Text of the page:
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Balloon dilatation of the aortic valve for congenital aortic stenosis in childhood.
  1. I D Sullivan,
  2. C Wren,
  3. H Bain,
  4. S Hunter,
  5. P G Rees,
  6. J F Taylor,
  7. C Bull,
  8. J E Deanfield
  1. Hospital for Sick Children, London.

    Abstract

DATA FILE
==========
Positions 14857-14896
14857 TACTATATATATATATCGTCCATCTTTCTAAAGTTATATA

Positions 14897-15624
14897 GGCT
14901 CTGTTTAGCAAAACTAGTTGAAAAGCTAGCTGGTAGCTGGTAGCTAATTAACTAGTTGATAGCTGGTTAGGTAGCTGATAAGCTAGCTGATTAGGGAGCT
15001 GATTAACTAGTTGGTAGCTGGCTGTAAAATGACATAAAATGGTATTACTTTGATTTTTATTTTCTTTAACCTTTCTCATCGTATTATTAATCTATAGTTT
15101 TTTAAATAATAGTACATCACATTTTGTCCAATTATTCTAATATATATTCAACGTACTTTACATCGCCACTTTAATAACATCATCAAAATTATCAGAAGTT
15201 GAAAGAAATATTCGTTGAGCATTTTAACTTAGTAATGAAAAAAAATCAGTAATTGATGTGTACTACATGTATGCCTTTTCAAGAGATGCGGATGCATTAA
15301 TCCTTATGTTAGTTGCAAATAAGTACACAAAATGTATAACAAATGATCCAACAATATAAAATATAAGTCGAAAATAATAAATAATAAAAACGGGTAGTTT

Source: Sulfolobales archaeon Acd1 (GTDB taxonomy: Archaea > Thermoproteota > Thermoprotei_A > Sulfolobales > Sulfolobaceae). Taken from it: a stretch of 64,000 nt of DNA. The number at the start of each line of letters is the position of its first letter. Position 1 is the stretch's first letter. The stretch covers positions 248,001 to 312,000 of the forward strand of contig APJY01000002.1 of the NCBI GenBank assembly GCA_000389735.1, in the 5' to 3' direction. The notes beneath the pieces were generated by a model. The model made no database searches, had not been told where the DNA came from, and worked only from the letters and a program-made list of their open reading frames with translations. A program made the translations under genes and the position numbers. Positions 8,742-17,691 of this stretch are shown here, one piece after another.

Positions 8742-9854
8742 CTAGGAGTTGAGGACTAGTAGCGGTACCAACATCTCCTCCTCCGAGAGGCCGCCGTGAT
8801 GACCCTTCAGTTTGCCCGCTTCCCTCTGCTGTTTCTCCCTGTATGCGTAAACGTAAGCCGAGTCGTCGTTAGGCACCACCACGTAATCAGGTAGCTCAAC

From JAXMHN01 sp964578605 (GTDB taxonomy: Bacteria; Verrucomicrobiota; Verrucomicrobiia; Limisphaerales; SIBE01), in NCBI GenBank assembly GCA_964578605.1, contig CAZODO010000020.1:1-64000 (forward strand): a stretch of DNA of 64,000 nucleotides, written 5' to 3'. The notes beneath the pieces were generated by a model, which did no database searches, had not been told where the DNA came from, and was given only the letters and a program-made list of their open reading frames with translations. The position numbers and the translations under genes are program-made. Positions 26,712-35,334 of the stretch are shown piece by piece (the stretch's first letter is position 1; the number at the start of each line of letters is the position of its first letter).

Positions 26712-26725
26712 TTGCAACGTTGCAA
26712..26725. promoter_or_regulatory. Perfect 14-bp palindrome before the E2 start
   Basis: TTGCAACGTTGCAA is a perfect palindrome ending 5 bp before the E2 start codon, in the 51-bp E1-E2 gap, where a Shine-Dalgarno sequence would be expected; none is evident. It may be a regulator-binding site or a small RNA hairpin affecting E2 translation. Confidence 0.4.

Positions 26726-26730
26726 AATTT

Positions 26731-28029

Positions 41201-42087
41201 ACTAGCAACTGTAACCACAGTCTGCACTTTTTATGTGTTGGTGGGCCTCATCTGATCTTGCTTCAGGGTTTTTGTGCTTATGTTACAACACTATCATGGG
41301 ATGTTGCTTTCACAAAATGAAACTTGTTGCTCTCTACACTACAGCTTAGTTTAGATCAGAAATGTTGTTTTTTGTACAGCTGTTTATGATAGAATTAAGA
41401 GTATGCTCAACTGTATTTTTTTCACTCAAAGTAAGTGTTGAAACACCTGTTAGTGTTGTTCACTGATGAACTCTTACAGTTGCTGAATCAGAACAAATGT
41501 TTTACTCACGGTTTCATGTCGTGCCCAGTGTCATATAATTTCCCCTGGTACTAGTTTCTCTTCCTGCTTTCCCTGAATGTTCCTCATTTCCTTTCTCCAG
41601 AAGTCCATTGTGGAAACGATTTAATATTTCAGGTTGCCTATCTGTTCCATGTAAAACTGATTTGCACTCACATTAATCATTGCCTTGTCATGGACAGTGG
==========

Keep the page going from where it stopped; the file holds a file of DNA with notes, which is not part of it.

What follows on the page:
Balloon dilatation of the aortic valve was attempted in 34 consecutive children aged 16 months to 17 years (median 7 years), weight range 9-60 (median 22) kg. Previous surgical valvotomy had been performed in two patients (twice in one of them). The valve was not crossed in one patient. In the remaining 33 patients the pressure difference between the left ventricle and the ascending aorta during systole was reduced from 71 (30) to 28 (19) mm Hg. In 24 patients recatheterisation 2-19 (mean 9) months later showed gradients that were similar to those immediately after balloon dilatation (35 (20) v 31 (20) mm Hg). The two patients with the highest residual gradients immediately after balloon dilatation showed a spontaneous reduction in gradient at repeat catheterisation, whereas the patient who had twice had previous surgical valvotomy showed an increase in gradient from 37 to 99 mm Hg over nine months and required aortic root replacement. Balloon dilatation was repeated in two patients and this caused a further reduction in gradient. New aortic regurgitation occurred in nine (27%) patients (grade I, 8; grade II, 1) and aortic regurgitation was exacerbated (grade I to II) in two of the nine with pre-existing aortic regurgitation. External iliac artery avulsion occurred in one (3%) patient and two (6%) required intravenous streptokinase because the femoral artery became occluded. There were no other complications. Open valvotomy was performed in the child in whom the valve was not crossed, but no other child required aortic valve operation. Balloon dilatation of the aortic valve gave reasonable short term palliation and was well tolerated. It is an alternative to surgical valvotomy for initial palliation of congenital aortic stenosis in many children.

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